Renee’s journey from beginner yoga practitioner to yoga teacher to yoga studio owner (and also valued LocalOn customer) has been a journey of serendipitous self discovery. She immediately fell in love with yoga, after her very first class. Shortly thereafter she enrolled in a 200 hour Yoga Teacher Training at Pretzels Yoga in Potrero Hill. Renee recalls an immediate connection to studio owner and teacher trainer Pretzel, and began teaching with her when she finished the training. Last October Renee purchased Pretzels Yoga, now Yoga Fountain.

Yoga is responsible for the Renee sitting across from me today. She explains that yoga made her feel and look better, and improved her outlook on life altogether. Reduced stress, increased energy, and a greater understanding and appreciation for life are just a few of the benefits that helped transform Renee into a savvy small business owner. It’s only been a few months since Yoga Fountain first opened its doors, and plans to increase class availability and schedule neighborhood events for children and seniors are already underway. Renee actively participates in the Potrero Hill business community, recently joining the Potrero Dogpatch Merchants Association. PDMA hosts member meetings once every month, and at the very first meeting Renee attended, David and Shahbano happened to be presenting. They were giving members an exclusive preview of PDMA’s new online marketing platform. After the meeting Renee decided she wanted to work with us, so the very next day she chose her template, and then a couple days later the LocalOn-powered www.yogafountain.com premiered.

Now Renee posts regular real-time event updates, announcements, and coupons in minutes. “Easy” she says with a thinning East Coast accent, and if she has any questions, or needs professional assistance, she knows we’re just a phone call away.

“Think Local, Be Local, Buy Local, Give Local”

This may not be the best year for skiing in Tahoe, but so far it’s been a great year for checking out some of the local businesses in the area.

On weekends during the ski season, my partner and I go up to Tahoe to ski. This year, there have been less than ideal conditions, so instead of holing up in the cabin watching Allie McBeal on Hulu, we decided to make a trek down to Truckee.

Truckee is a small town in North Tahoe, along I80, with its own burgeoning “buy-local” campaign. Every month Truckee celebrates First Friday, “Think local, Be Local, Buy Local, Give Local.” We’d already missed this month’s festivities, but the more we walked around downtown Truckee, there was no mistaking the all around pro-local atmosphere. Unique, creatively inspired shops, restaurants, and our favorite, a cool cafe that makes homemade chocolates, Dorinda’s. After enjoying the chocolates and buying some for our cabin mates, we headed over to Truckee Sports Exchange, a locally owned and operated one-stop shop for ski, snowboard, cross country, back country and snowshoe purchases and rentals. I hadn’t planned on purchasing anything when I walked in, but I walked out with a new pair of skis. Dany was very helpful and knowledgeable. We talked about the current ski season, my approach to skiing, and my skiing experience. He showed us the different ways skis are constructed and explained the pros and cons of each. He even gave me a few pointers. It felt like I was in ski school. After we decided on the best match for me, he offered an incredible discount and a guarantee: If I didn’t like them once I’d spent a couple days with them on the mountain, I could return them, and he would only charge me a rental fee. That day, Saturday February 25th, although the conditions weren’t perfect, a skier was born. I had the best, most positive experience I have ever had on the slopes.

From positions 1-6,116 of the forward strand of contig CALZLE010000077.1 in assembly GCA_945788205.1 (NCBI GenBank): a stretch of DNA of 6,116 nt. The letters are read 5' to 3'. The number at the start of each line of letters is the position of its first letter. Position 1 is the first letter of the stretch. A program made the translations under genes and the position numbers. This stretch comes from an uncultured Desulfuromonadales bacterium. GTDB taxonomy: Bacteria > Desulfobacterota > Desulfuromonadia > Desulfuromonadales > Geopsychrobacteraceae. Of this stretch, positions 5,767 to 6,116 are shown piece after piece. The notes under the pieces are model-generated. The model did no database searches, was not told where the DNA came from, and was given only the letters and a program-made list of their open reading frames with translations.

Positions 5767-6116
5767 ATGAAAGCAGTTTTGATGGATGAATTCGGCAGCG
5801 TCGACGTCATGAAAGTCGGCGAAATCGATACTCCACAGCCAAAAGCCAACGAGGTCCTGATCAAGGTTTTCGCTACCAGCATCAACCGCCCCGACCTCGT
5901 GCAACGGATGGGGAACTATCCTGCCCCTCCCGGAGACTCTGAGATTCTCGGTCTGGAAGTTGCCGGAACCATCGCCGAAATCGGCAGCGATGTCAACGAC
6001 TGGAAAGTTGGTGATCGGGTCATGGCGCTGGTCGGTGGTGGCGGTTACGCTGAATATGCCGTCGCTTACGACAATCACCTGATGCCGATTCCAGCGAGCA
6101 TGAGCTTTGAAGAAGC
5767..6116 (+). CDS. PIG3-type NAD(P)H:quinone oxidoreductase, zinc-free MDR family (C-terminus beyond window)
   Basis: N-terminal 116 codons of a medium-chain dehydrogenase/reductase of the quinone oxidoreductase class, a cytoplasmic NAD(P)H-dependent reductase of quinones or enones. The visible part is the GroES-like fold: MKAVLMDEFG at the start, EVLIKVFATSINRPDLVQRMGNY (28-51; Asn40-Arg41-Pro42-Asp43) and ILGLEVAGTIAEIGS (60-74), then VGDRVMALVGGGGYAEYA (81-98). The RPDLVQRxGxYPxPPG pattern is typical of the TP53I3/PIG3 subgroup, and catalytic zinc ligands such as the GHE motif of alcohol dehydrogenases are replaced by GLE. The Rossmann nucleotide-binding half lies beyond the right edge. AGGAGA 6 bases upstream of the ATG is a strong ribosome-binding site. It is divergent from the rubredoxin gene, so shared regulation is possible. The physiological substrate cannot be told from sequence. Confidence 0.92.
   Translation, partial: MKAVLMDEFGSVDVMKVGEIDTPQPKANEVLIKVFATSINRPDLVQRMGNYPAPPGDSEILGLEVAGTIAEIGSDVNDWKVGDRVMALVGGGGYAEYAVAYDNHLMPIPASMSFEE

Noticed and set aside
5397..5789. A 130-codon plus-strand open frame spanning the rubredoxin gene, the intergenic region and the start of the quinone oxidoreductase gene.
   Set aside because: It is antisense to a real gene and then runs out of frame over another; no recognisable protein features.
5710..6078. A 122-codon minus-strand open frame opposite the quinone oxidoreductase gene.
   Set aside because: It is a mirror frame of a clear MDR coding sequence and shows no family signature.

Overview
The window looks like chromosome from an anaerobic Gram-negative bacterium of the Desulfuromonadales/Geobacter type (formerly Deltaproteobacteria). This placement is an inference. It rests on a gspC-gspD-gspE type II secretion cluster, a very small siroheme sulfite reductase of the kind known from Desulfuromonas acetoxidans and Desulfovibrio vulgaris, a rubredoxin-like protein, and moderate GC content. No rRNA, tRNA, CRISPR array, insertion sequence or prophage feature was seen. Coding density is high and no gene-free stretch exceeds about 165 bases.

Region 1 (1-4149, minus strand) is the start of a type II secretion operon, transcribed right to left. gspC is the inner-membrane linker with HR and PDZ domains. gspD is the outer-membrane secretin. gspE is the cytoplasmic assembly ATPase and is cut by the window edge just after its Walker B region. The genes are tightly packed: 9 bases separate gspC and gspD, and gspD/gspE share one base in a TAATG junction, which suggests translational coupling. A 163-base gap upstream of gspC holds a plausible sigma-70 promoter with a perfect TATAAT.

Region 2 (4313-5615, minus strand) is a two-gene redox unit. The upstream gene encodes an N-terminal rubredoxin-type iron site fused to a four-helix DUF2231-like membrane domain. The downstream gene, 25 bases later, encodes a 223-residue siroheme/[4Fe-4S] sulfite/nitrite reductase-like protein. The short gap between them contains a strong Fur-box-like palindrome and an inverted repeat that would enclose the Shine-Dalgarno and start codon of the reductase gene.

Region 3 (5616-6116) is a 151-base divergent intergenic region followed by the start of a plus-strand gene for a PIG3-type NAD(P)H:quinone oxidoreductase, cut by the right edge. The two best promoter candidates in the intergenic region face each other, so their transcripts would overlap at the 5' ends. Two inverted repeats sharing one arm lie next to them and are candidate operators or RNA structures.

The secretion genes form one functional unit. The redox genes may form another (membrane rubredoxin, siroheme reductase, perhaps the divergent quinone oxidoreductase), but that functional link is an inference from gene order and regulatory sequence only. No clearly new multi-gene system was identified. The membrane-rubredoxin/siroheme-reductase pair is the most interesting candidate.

Local businesses are what make local communities unique. They often carry a wider array of unique products because they buy for their individual markets. I’m not only going back to Tahoe to ski every weekend, I’m also going back to patronize Truckee’s vibrant local scene. I like to think that what I experienced in Truckee, could have only been experienced in Truckee. I think we could all apply some of this small town mindset to our businesses, wherever they are.

Share with us some of your favorite local shopping experiences on this blog or on our Facebook page.

Cash Mobs Help Inspire Buy-Local Efforts

We’ve all heard of flash mobs. They are spontaneous seeming events, often organized using social media, that bring people together to perform in public places. One of the best things about them is that they convey a sense of community.

Recently in Oakland, a cash mob, organized on Facebook by Alex Haider-Winnett, a paralegal and participant in the Occupy Oakland movement, saw more than 15 strangers gather with cash in hand, ready to shop at Marion & Rose’s Workshop, a local gift shop. This was a great way to boost the store’s sales and spirits. As the Wall Street Journal reports, “The first known cash mob was the brainchild of Chris Smith, an engineer for Oracle.” Chris saw the effect sites like Groupon have on small businesses and thought “Why do we need a discount to support good, solid, local businesses?” What a great idea!

The trend to promote local businesses is moving more and more into the mainstream. On this blog we’ll continue highlighting creative ways that communities are supporting their local businesses and how merchants are supporting themselves–and each other. If you’ve come across any buy local campaigns, share them with us on this blog or on Facebook. Let’s spread the word.

The “Pro-Local” Effect

Results from a new survey of independent businesses by the Institute for Local Self Reliance show that organizations with a local-centric campaign have yielded greater returns to their member businesses, due to an increase in “pro-local’ attitudes.

“Independent businesses in communities with an active “buy indie/buy local” campaign run by a local business alliance saw revenues grow 7.2% in 2011, compared to 2.6% in areas without an alliance”

LocalOn, your very own “pro-local” web marketing provider was founded with the goal of connecting people to the marketplaces in their local neighborhoods.  We provide an easy-to-use platform which will increase your potential to benefit from the emerging “pro-local” trend.